Earlier this week, with ten minutes to spare before gymnastics pick up, I popped into the nearest store I could find (a Wal-Mart Neighborhood Market) in search of self-adhesive gift tags for Christmas.

I found the American Greetings stand easily, and made my way to the register line. As I stood in my spot, I could see the shoppers filed in line before me becoming frustrated with the woman whose bill was being tallied. She seemed to be in no particular hurry, and there weren’t many other cashier lines to choose from.

After an employee came to the front, opening the checkout lane adjacent to ours, I watched our line dwindle as the newly opened one swelled. I chose to keep my spot.

And now that I was directly behind the woman who’d been holding up the line, I realized the cause for the delay.

With three boxes of rice and a can of breakfast rolls remaining on the conveyor belt, she looked at the cashier, shook her head and said, “No. I’m not going to buy those.”

In my hand I held $3.98 worth of gift tags. Pieces of sticky paper with cutesy holiday designs on them, to be pressed onto packages wrapped in paper that, after their duty of looking pretty under my tree, would be dismantled and thrown in the trash can, only to have other decorative Christmas Day waste heaped upon it.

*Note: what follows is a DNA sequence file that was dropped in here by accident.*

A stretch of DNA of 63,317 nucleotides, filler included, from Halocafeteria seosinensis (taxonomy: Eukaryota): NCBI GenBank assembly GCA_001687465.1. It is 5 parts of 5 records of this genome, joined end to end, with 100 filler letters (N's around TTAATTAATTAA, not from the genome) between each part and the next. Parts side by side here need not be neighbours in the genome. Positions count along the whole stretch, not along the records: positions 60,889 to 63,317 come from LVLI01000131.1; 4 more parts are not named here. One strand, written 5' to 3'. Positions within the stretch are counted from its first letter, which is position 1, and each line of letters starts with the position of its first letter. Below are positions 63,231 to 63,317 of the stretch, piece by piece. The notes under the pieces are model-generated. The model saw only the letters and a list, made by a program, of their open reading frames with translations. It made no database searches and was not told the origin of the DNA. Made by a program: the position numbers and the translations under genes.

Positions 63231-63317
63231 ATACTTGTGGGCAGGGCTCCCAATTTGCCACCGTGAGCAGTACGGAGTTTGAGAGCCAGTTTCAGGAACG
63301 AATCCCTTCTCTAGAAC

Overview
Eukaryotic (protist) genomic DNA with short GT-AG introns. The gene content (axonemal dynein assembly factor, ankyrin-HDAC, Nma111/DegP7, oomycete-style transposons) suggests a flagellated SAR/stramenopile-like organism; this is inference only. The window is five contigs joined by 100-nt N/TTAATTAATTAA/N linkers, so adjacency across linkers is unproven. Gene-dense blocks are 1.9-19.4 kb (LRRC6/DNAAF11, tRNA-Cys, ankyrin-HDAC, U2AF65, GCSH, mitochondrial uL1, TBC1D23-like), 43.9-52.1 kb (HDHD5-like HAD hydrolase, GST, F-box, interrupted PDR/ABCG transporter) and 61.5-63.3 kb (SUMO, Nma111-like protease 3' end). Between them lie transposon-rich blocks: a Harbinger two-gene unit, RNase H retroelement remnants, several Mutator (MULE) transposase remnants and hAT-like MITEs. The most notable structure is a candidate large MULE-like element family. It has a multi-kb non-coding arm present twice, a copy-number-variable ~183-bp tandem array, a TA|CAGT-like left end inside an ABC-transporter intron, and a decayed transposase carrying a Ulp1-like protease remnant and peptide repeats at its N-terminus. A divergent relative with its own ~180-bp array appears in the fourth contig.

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It was just a quick errand to find these self-adhesive gift labels. Just one of the many unnecessary extras I’ve purchased this Christmas season.

“Please put it on mine,” I said quietly, kind of afraid I might offend her.

She and the cashier both looked at me.

“Please. I insist. Merry Christmas.”

As she leaned down to collect her bags, she turned and smiled at me. “You did not need to do that, but thank you so much.”

I asked her just to pay it forward when she can, and then turned to the cashier to pay the $13 and change I owed. Barely eight bucks over the Christmas gift tags that had brought me there in the first place.

It was a small gesture, but one my heart seized at in the moment.

Pulling into the parking lot for gymnastics pick up, I marveled at the fact that instead of me becoming grouchy from the perceived inefficiency with the store’s checkout line capacity (typical me), I’d instead stumbled into a moment where I chose to show kindness instead of indifference.

So to the lady I met in the Wal-Mart Neighborhood Market cashier line this past Thursday night, thank you.